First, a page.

Introducing Tom Robitaille

Tom Robitaille recently started work as a freelance scientific software developer and is currently based in the UK. Prior to this, he worked as a researcher in the field of radiative transfer and Galactic star formation.

Tom completed his PhD at the University of St Andrews in 2008, worked as a Spitzer postdoctoral fellow at the Harvard-Smithsonian Center for Astrophysics until 2011, and finally led a research group leader at the Max Planck Institute for Astronomy in Heidelberg until the end of 2015. During his time as a researcher, he became involved in a number of open-source scientific software projects, and developed or co-developed Python packages such as APLpy, IDLSave, astrodendro, and many more. He then became one of the coordinators and lead developers for Astropy, a community-driven effort to develop a core Python package for Astronomy and promote interoperability between Python packages.

As a freelance developer, Tom now also leads the development of Glue, a package for multi-dimensional data exploration, and is working as the scientific editor for software papers for the AAS journals. You can find him on Twitter as @astrofrog, and he also occasionally blogs about Python, Astronomy, and Open Science.


Introducing Daniel Cotton

Dr Daniel Cotton is a postdoctoral researcher at the University of New South Wales (UNSW) in Australia. Hi primary research is in the areas of planetary atmospheres and stellar polarimetry. He is part of the team that built and operates the HIPPI polarimeter, the most sensitive blue-optical stellar polarimeter in the world. HIPPI is being used for many areas of research, the most high profile of which is searching for signals of light scattered from exoplanet atmospheres.

Daniel had an unusual route into astronomy, gaining a PhD in the area of surface physics and nanotechnology at the University of Newcastle (Australia) before deciding to switch fields.  He has worked in a wide range of areas including surface and polymer chemistry, photonics, nanolithography, space and terrestrial weather, planetary atmospheres, space science and instrumentation, and now stellar polarimetry. He also has an interest in gender issues and is a member of UNSW’s Athena Swan Self Assessment Team.

Away from academia Daniel is a published writer of short science fiction and poetry. He is also a keen sportsman, and was an Australian national champion in the sport of radio control car racing, and also an administrator at club and national level.

Introducing Emily Lakdawalla

Emily Lakdawalla is a passionate advocate for the exploration of all of the worlds of our solar system. Through blogs, photos, videos, podcasts, print articles, Twitter, and any other medium she can put her hand to, Emily shares the adventure of space exploration with the world. Since 2001, she has worked for The Planetary Society, the world’s largest nongovernmental space interest organization. Since 2005 she has written and edited The Planetary Society Blog, where she reports on space news, explains planetary science, and shares beautiful space photos. She appears weekly on the Society’s Planetary Radio podcast, answering listener questions or rounding up the latest space news from the blog. She is also a contributing editor to Sky & Telescope magazine.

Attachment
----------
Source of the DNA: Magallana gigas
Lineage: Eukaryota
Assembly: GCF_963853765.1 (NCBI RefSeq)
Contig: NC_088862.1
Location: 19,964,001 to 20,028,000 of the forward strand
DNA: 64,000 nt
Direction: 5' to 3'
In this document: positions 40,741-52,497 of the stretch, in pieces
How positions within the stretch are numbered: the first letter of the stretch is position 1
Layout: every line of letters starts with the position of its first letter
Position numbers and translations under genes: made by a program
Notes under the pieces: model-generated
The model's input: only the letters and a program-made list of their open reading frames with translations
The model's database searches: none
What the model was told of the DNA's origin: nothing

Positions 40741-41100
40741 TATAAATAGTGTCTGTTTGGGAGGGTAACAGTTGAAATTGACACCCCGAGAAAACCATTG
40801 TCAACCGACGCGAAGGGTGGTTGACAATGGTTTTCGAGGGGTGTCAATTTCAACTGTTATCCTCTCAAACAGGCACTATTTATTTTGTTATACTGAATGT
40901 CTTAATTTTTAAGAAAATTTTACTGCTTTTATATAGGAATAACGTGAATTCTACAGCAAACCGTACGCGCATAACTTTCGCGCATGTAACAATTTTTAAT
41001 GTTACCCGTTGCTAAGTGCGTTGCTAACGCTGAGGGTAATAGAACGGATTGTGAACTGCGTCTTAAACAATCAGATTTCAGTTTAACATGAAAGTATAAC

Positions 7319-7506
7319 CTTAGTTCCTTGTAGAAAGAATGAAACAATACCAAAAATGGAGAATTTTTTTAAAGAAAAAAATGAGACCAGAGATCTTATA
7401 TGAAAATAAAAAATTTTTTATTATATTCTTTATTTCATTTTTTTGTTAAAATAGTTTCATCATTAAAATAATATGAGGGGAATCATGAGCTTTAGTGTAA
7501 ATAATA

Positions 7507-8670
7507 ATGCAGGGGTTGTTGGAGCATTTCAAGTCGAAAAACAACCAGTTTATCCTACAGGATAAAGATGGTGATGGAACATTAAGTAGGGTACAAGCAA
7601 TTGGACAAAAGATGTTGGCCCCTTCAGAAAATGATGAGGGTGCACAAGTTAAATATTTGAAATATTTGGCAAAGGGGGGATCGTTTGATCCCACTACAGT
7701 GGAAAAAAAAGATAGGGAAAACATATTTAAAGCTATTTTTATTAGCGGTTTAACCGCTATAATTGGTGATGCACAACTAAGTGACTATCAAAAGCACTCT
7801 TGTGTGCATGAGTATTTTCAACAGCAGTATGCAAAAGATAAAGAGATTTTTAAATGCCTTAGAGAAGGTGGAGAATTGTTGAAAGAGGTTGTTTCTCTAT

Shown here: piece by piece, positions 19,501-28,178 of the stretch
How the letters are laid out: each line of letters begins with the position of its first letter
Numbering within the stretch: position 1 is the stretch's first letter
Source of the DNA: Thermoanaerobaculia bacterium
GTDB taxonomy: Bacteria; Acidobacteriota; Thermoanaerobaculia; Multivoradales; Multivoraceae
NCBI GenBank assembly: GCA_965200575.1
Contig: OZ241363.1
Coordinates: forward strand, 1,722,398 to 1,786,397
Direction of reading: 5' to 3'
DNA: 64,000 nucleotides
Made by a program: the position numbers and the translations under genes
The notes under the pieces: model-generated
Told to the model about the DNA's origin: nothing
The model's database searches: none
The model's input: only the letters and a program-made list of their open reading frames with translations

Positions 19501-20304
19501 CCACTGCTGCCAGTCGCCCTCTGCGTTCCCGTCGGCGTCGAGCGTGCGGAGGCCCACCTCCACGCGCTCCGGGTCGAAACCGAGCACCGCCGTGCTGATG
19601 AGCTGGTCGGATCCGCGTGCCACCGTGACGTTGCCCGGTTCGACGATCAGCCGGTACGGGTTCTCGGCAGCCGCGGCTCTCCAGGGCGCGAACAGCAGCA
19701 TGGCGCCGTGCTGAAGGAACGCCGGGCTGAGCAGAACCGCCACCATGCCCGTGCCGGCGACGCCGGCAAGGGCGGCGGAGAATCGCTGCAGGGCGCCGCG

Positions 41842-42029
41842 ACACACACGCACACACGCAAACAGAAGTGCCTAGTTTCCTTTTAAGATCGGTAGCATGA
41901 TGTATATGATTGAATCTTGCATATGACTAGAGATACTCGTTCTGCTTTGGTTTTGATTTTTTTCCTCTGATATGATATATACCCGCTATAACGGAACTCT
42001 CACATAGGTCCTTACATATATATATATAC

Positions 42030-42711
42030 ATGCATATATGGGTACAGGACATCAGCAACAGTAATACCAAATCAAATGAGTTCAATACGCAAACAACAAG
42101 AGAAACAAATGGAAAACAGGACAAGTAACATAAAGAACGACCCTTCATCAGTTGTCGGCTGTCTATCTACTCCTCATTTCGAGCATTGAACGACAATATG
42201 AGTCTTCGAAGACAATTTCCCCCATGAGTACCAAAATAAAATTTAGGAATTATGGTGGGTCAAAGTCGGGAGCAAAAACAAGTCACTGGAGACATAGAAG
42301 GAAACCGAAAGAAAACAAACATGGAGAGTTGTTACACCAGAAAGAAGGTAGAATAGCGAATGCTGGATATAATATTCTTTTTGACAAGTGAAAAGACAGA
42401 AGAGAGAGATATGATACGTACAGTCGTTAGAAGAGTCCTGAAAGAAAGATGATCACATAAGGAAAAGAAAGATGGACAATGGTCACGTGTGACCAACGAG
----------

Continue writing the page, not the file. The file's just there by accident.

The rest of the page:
Emily holds a Bachelor of Arts degree in geology from Amherst College and a Master of Science degree in planetary geology from Brown University. She taught science to 9- to 11-year-olds for two years before realizing that being a school teacher was much harder than being a professional scientist. Emily has been an Administrator of the forum since 2005, supporting a worldwide community of amateur space image processors. She is now writing her first book, tentatively titled “Curiosity Rover: Design, Planning, and Field Geology on Mars”, due out from Springer-Praxis in 2017. The book will explain the development, design, mission, and science of Curiosity with the same level of technical detail that she delivers in the Planetary Society Blog.

Twitter: @elakdawalla

Reintroducing Meg Schwamb

Meg Schwamb is currently a postdoctoral fellow at the Institute of Astronomy & Astrophysics at Academia Sinica in Taipei, Taiwan. She is a planetary scientist and astronomer focusing on understanding how planets and their building blocks form and evolve. When not working, you can typically find Meg hiding out in a British pub in Taipei or wondering if the Chicago Fire is going to make it to the Major League Soccer playoffs this year.

Meg uses large surveys to probe the small body reservoirs in the Solar System. She is currently involved in the Colours of the Outer Solar System Origins Survey (, a 3-year (386-hour) guaranteed campaign on Gemini North to measure a single epoch of g,r,and J band for a sample of Kuiper belt objects (KBOs) with m_r’ <= 23.5 mag. The objects studied in ColOSSOS are discovered through the Outer Solar System Origins Survey (OSSOS), which for the first time provides a large enough sample of KBOs (~500) where all the detection biases are well characterized.

Meg also mines large datasets via citizen science, enlisting hundreds of thousands of people worldwide in the research effort. She is currently involved in the Zooniverse’s ( Planet Four (, Planet Four: Terrains (, and Comet Hunters ( citizen science projects to respectively map seasonal fans on the south pole of Mars, characterize surface features on the Martian South, and search for cometary activity in the asteroid belt. Meg is also one of the founding members of astrotweeps and the Astronomy on Tap ( series of public astronomy talks in bars and pubs.

You can find Meg on twitter at @megschwamb